Outbreaks Week - October 22, 2002 - Page 9
Novel phage-based treatment effective against mycobacterial infections
2002 OCT 22 - (NewsRx.com) -- by Michael Greer, senior medical writer
- Researchers in the United States have developed a novel technique
for fighting tuberculosis and other mycobacterial infections.
While effective treatment options are already available for afflicted
antimicrobial agents are "limited by the emergence of drug resistance
and the inability of antibiotics to kill dormant organisms," according
to Lawrence Broxmeyer and colleagues at Med-America Research in Whitestone,
New York and other institutions in California, Nebraska, and Texas.
To overcome these problems, nonpathogenic mycobacteria could be used
bacteriophage viruses to attack infected cells, Broxmeyer and coauthors
The researchers assessed the antimicrobial efficacy of Mycobacterium
smegmatis organisms carrying the lytic TM4 phage virus, introducing
these virus-laden microbes into tuberculosisinfected macrophage cultures.
The amount of viable intracellular pathogens dropped significantly after
phage treatment, according to the report.
Similar results were seen in cultures of cells infected with M. avium,
study data showed. This
organism is responsible for life-threatening opportunistic infections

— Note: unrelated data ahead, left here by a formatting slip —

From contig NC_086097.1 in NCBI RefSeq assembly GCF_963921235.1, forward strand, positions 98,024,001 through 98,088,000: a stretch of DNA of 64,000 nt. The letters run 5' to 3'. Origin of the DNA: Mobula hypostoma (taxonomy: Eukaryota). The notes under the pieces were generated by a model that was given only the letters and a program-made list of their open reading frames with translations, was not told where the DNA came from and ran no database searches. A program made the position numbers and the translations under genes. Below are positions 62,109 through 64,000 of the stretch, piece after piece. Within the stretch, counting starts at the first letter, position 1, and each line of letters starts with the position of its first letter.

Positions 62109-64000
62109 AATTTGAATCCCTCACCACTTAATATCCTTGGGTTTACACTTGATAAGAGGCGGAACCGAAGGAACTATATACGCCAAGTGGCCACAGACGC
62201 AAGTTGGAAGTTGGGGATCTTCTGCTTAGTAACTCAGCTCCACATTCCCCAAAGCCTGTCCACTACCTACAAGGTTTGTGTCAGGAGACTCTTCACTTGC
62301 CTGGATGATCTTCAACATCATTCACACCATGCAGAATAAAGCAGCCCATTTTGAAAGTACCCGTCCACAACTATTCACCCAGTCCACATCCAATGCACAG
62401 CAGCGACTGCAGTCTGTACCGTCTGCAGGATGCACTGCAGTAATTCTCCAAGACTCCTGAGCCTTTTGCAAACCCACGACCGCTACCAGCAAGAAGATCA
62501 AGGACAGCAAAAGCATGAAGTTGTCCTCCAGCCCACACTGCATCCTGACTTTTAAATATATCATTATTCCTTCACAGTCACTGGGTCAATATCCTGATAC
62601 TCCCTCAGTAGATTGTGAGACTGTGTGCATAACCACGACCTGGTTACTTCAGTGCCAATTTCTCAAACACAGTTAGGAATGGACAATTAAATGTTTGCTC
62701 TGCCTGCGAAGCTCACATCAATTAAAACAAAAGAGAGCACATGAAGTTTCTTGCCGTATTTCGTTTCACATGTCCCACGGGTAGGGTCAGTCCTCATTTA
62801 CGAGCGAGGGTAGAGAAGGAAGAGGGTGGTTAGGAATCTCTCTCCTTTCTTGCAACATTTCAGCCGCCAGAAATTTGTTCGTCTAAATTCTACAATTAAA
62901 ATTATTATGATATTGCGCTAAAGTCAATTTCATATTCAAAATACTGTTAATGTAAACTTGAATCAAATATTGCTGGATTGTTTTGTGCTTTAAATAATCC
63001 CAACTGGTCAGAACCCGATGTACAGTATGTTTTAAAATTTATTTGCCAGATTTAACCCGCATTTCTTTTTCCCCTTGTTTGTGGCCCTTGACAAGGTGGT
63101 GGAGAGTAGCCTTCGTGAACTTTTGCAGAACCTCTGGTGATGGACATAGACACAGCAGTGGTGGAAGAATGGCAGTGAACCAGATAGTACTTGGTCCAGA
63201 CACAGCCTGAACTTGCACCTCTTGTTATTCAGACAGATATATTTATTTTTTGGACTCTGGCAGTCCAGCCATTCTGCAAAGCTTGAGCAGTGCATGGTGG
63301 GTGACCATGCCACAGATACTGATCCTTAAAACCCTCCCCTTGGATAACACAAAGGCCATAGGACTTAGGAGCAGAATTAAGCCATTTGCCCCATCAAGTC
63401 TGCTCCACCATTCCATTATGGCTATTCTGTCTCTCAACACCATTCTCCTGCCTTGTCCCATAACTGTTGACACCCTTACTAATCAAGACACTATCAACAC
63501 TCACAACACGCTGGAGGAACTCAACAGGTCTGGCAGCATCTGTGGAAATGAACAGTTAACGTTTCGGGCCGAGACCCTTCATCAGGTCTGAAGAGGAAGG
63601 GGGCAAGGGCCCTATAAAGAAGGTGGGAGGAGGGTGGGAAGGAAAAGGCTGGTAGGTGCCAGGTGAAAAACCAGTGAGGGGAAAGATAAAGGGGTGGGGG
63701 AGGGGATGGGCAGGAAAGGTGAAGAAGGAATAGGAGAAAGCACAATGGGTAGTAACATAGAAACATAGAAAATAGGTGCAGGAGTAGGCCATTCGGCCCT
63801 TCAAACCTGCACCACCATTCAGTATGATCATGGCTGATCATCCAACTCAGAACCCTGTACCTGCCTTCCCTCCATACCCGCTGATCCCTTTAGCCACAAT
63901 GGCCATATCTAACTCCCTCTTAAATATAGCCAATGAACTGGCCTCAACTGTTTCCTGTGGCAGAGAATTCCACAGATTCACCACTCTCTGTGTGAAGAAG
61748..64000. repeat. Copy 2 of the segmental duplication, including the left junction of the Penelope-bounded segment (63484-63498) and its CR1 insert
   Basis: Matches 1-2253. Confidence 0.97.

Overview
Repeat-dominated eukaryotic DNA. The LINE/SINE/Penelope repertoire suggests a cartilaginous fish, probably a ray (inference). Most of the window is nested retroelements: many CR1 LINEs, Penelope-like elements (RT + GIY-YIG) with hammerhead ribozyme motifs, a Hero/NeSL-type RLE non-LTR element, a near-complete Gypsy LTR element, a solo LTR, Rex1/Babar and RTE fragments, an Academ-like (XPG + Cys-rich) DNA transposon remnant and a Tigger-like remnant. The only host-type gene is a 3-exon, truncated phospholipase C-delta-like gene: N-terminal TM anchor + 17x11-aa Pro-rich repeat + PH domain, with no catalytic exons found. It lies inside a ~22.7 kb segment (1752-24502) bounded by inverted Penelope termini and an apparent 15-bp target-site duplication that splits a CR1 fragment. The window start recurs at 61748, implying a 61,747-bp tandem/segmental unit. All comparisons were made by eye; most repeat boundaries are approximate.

in HIV/AIDS patients although it is generally harmless in people with
normal immune function.
TM4-induced reductions in bacilli levels were both time- and dose-dependent
Mycobacterium avium and Mycobacterium tuberculosis by a mycobacteriophage
delivered by a nonvirulent mycobacterium: a model for phage therapy
of intracellular bacterial pathogens.
Infectious Diseases, October 15, 2002;186(8):1155-1160).
suggest a potentially novel concept to kill intracellular pathogenic
bacteria and warrant future development," Broxmeyer and colleagues
The corresponding author for this report is Luiz E. Bermudez, Department
Sciences, College of Veterinary Medicine, Oregon State University, Corvalus,
OR 97331, USA.
Key points reported in this study include:
A novel phage-based treatment can kill Mycobacterium tuberculosis
This technique uses nonvirulent M. smegmatis loaded with TM4,
TB-infected macrophage cultures showed significant drops in bacilli
Similar results were seen in cultures infected with M. avium,
which causes lifethreatening
opportunistic infections in HIV/AIDS patients
This article was prepared by TB & Outbreaks Week editors from staff
and other reports.
TB & Outbreaks Week via NewsRx.com.